Thursday, September 15, 2011

Social Security v. the Galveston Plan: the Privatization Debate Redux

PolitiFact is providing some important reporting on a claim being made by some of the GOP Presidential hopefuls:

"The city of Galveston, they opted out of the Social Security system way back in the '70s," Cain said. "And now, they retire with a whole lot more money. Why? For a real simple reason -- they have an account with their money on it. What I'm simply saying is we've got to restructure the program using a personal retirement account option in order to eventually make it solvent."


Oh boy – it sure sounds like Herman Cain is arguing that privatization will lead to a better return than the current system. Theresa M. Wilson a few years ago did a comparative analysis of the two systems and noted that the Galveston strategy of investing retirement funds is conservative much like that strategy of the Social Security Trust Fund. In fact, the Galveston real return on its investments was only 4.62 percent over the 1981 to 1997 period as compared to a 4.88 percent return for Social Security funds over the same period.

So how can it be that the Galveston plan gave some participants more retirement funds? Well perhaps it is due in part to the fact that this plan is a defined contribution plan whereas Social Security is a defined benefits plan. As PolitiFacts notes:

participants who had higher earnings and fewer or no dependents generally fared better under the Galveston plan, particularly over the near term. But workers with lower earnings and more dependents tend to receive more money under Social Security ... "It's a great plan if you have worked under the plan for many years, if you do not die and leave any dependents, if you are not divorced from someone covered in the plan and if you are not interested in having your retirement income stream protected against inflation," said Eric Kingson, a professor at Syracuse University's School of Social Work and a longtime skeptic of the plan. "Short-term workers who leave the plan receive little if any benefits for their work and do not have their years under the Galveston Plan covered by Social Security. Low-income working persons do not receive anything approaching the kind of protection they receive under Social Security."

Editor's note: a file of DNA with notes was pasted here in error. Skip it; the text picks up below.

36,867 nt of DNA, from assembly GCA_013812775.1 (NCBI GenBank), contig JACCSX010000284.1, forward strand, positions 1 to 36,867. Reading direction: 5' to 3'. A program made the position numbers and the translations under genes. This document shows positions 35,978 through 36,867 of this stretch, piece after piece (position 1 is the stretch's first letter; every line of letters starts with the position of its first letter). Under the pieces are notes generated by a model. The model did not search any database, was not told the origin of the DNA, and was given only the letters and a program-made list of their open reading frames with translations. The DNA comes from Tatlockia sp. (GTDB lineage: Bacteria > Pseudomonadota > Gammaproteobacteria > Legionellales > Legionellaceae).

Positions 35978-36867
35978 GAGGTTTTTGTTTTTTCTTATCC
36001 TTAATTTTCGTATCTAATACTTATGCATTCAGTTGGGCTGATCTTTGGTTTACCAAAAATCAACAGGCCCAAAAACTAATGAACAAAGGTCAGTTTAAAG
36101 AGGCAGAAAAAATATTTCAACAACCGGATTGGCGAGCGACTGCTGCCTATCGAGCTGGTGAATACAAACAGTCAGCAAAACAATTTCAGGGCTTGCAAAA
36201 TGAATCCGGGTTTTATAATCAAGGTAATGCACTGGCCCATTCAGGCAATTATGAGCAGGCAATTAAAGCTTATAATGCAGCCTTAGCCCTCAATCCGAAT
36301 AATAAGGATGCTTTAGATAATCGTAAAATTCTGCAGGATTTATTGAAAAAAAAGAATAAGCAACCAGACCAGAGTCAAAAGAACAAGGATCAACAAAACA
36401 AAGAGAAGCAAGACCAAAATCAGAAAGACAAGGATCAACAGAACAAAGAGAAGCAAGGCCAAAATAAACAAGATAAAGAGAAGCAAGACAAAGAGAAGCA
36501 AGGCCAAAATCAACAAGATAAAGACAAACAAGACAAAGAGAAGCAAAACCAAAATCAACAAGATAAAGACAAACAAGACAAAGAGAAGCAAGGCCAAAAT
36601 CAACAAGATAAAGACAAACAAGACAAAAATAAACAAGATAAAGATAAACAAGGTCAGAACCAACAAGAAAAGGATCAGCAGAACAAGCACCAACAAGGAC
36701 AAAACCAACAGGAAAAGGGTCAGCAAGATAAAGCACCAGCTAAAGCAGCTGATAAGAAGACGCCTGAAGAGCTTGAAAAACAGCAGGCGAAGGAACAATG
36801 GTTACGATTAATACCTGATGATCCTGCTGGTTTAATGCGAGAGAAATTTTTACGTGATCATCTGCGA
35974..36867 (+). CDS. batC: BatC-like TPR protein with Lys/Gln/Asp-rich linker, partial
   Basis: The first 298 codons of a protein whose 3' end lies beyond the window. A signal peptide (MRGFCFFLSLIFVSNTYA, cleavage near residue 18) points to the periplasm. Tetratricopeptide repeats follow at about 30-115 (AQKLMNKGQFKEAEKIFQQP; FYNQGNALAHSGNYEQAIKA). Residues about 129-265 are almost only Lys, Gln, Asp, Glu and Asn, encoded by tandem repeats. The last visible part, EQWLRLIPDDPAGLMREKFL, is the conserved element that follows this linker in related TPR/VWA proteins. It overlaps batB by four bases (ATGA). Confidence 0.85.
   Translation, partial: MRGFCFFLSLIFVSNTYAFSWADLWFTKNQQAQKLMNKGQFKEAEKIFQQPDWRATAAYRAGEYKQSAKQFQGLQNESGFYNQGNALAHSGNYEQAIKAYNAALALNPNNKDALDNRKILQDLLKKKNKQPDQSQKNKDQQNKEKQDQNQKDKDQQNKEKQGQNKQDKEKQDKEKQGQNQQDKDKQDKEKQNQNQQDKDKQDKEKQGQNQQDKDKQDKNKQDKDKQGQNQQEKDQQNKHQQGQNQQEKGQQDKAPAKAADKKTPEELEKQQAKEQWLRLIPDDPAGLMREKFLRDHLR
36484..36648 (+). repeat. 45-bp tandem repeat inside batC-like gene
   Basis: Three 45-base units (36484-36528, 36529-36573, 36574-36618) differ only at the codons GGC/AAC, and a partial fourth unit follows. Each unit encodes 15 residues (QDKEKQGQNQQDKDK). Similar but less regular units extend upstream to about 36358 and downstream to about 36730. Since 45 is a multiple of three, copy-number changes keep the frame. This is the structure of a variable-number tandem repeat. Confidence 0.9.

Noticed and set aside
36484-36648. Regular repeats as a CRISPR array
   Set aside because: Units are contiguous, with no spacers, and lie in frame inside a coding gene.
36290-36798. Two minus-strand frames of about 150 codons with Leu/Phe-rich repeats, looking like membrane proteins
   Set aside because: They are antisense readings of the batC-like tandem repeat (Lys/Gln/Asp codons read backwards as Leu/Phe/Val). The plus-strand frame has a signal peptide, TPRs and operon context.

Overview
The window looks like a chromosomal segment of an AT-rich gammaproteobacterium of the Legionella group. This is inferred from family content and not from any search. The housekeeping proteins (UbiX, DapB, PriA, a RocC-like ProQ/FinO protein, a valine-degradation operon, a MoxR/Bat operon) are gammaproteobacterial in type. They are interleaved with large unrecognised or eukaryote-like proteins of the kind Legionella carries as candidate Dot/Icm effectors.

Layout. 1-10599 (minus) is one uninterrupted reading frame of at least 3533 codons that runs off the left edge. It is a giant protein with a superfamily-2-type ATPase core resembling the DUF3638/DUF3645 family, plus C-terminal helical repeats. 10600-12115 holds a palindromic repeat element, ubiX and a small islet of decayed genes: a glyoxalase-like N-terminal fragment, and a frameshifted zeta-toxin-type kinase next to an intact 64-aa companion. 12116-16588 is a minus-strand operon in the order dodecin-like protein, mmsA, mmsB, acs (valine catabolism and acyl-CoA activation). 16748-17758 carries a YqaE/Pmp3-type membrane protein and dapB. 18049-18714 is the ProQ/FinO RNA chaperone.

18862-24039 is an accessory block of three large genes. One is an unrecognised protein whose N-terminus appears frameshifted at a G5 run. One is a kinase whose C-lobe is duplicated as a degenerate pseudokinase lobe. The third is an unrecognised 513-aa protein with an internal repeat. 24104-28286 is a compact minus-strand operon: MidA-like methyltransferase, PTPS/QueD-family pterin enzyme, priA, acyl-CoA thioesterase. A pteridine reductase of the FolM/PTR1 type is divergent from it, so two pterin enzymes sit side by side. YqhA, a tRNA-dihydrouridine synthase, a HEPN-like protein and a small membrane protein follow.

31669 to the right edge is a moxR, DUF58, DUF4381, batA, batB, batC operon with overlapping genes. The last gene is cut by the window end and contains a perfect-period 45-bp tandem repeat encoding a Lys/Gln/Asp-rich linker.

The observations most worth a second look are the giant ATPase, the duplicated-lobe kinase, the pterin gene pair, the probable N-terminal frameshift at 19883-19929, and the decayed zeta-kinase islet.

It does appear that the Republican candidates for President want to return to the 2005 lies about how Social Security is inferior in every respect to defined contribution plans. I guess we have to relive this unfortunate debate.

10 comments:

one2emu said...

"So how can it be that the Galveston plan gave some participants more retirement funds? Well perhaps it is due in part to the fact that this plan is a defined contribution plan whereas Social Security is a defined benefits plan."

That is the philosophical dilemma, there those who believe that one is entitled to only what they contribute (Nothing more Nothing Less, Guaranteed!), i.e defined contributions. There other school is that of, one is entitled to the maximum benefits regardless of whether they contribute or not i.e defined benefits.

-one2emu

Bruce Webb said...

I am not sure that is a good depiction of what 'defined contribution' means.

The contribution in question is typically that of the employer, which may be matched on not by the employee, and the ultimate return dependent on actual market results. That is if anything the process is somewhat severed from "what they contribute" if indeed the worker contributes anything. (This may trigger the old discussion about whether benefits are just another form of wage compensation that would be offset dollar for dollar in the form of wages if they did not exist. Lets just say I don't find that convincing.